Reinvention of Las Vegas Casinos Sparks Economy in Sin City

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While news about the economy continues to be gloomy, the future is beginning to look a little brighter in some of Sin City's casinos.

Tuesday two major casinos announced a slight uptick in revenues. MGM says its domestic revenues were up 4 percent from the previous year, and Caesars Palace reports an increase of about 0.5 percent. It may seem small, but considering the overall industry is down roughly $2 billion from just two years ago, they'll take those odds any day.

In fact, Vegas casinos have been in overdrive trying to come up with new and creative ways to draw customers.

A number of them have decided to combine gambling and entertainment into something called a party pit, a specific designated area in the casino with tables and slot machines, and most importantly, a theme.

Caesars has the Pussy Cat Dolls party pit, modeled after the popular all-girl music group. Harrah's has Toby Keith for the country music fans.

For those who choose to pick their pleasure or their poison, there is a pleasure pit over at Planet Hollywood, complete with scantily clad women and all the bells and whistles, and one soon for all the parrot heads out there, as the Margaritaville party pit is coming soon to the Flamingo.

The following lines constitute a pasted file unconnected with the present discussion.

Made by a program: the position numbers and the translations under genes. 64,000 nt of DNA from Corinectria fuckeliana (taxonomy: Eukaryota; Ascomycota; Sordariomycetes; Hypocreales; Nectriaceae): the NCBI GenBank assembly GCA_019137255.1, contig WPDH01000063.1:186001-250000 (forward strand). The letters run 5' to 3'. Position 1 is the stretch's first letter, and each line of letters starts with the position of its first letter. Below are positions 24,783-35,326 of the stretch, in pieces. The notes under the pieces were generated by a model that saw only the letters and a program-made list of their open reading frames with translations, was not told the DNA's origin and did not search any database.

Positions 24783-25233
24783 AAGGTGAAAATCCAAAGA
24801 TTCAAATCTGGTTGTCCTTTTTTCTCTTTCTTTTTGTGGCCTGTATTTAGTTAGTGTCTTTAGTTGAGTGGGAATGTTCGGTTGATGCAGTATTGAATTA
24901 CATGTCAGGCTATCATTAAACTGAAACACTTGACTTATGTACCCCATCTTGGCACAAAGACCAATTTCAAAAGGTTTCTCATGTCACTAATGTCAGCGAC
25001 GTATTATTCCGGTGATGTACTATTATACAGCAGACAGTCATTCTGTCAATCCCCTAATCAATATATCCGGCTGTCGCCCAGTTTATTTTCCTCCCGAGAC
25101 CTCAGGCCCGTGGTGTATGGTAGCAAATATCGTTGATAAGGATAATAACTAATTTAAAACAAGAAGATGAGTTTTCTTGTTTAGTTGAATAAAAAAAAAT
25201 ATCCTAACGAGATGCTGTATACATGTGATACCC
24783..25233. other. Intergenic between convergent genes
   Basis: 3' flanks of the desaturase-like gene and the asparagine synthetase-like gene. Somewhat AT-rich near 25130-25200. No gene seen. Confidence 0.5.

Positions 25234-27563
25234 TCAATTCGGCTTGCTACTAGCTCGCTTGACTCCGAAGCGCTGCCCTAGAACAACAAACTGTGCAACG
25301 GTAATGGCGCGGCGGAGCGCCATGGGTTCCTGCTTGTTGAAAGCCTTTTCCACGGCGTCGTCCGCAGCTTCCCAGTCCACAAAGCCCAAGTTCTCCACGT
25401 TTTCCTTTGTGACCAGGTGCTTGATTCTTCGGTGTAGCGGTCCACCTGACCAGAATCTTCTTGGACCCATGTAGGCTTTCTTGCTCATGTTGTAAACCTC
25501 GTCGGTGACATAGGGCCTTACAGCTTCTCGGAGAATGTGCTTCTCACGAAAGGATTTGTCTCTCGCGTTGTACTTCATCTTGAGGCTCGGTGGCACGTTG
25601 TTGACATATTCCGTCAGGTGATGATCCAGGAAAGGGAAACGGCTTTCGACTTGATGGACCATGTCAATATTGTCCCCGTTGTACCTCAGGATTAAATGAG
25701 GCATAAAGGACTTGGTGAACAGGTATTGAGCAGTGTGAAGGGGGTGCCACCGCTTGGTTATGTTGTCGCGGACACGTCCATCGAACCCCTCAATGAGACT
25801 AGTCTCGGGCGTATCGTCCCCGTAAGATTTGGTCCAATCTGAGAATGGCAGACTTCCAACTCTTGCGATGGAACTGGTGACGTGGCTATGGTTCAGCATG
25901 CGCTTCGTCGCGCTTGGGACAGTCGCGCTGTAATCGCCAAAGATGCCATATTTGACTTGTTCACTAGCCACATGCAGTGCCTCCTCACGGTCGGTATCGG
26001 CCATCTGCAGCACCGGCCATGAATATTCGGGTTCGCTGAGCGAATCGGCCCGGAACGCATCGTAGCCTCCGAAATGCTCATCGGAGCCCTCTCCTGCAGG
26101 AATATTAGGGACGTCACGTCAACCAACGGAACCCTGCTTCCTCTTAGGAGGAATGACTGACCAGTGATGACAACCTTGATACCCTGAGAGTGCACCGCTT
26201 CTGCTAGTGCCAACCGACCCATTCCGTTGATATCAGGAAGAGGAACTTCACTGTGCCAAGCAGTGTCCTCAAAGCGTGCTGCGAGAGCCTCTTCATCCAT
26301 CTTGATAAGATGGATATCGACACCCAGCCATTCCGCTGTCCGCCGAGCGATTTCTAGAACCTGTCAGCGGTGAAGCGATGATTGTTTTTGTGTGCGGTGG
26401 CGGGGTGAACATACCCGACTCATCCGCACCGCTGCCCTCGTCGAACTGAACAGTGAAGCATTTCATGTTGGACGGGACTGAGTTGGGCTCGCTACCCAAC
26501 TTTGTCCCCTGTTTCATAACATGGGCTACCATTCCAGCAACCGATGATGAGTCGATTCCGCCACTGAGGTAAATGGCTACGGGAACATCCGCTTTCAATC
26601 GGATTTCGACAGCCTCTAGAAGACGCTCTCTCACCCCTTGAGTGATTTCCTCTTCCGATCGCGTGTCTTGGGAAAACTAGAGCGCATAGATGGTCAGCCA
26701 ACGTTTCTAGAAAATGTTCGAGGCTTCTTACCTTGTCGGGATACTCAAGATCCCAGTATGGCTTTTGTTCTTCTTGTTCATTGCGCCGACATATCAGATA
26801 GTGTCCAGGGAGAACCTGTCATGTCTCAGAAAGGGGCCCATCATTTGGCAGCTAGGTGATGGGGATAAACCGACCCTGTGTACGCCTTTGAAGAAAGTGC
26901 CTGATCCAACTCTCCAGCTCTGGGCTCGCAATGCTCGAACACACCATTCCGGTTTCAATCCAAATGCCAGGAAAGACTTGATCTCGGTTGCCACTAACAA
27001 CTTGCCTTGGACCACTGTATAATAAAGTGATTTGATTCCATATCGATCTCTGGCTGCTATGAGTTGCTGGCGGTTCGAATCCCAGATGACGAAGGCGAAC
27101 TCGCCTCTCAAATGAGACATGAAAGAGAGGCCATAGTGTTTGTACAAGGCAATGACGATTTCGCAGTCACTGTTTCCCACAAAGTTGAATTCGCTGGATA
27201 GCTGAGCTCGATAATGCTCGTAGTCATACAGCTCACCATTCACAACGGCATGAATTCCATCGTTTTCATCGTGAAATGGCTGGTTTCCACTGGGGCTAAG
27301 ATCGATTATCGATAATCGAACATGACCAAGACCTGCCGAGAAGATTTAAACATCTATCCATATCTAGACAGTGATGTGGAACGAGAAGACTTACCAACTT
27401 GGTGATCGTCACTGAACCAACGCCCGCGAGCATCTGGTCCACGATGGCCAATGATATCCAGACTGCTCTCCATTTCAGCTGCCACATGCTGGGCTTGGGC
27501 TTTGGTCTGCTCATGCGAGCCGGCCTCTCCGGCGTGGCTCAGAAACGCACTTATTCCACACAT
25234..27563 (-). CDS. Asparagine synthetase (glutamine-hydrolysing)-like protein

"You'll have several different elements that are added to a normal gaming experience from dancers to uniforms to choreographed shows to much louder music lights," says Paul Baker, assistant general manager of the Flamingo. He adds that it has helped with a bit of stabilization, which has helped the business.

While there are no studies to prove the party pits have resulted in a financial boost, they do prove popular with patrons.

"I think it's just a good environment," says Kira Thirkield of Seattle, who Fox News found over at the Toby Keith party pit. "You know the kind of people that you're going to be around and they're friendly, and you start talking to people at a table and it's a country mentality."

Other casinos have other tricks up their sleeve, like the Eastside Cannery, which is off the strip, but on the mark with customers looking for a little old-time Vegas nostalgia.

Just off their main casino floor is a special room designated for retro slots, from the 70's era. It's here where you can hear the old familiar sounds of coins jingling down, signaling someone has won.

It's a blast from the past that Cheryl Simpson says is a huge part of the joy of gambling.

"I think that's the fun of it," says Simpson, "seeing the coins fall out you know it's been like that for years, so that's what I'm used to."

Eastside Cannery general manager Marty Gross says he has the only casino in town to feature the retro slots. "It's very important to continue to remember that people want value in these economic times," says Gross, "and to be able to offer them that is very critical."

Those who analyze the gaming industry say it's doubtful patrons are spending more time or money in any of the party pits or in front of the retro slots, but say that most are likely enjoying their time there even more than before.

"I think people are reticent to spend money like they did in 2005 to 2006," insists Anthony Lucas, who teaches gaming management and casino marketing at University of Nevada Las Vegas.

Yet Lucas adds the idea of the party pit goes hand in hand with the whole Vegas experience.  He adds it's a natural tool for casinos to get people in the door, and one step closer to the action.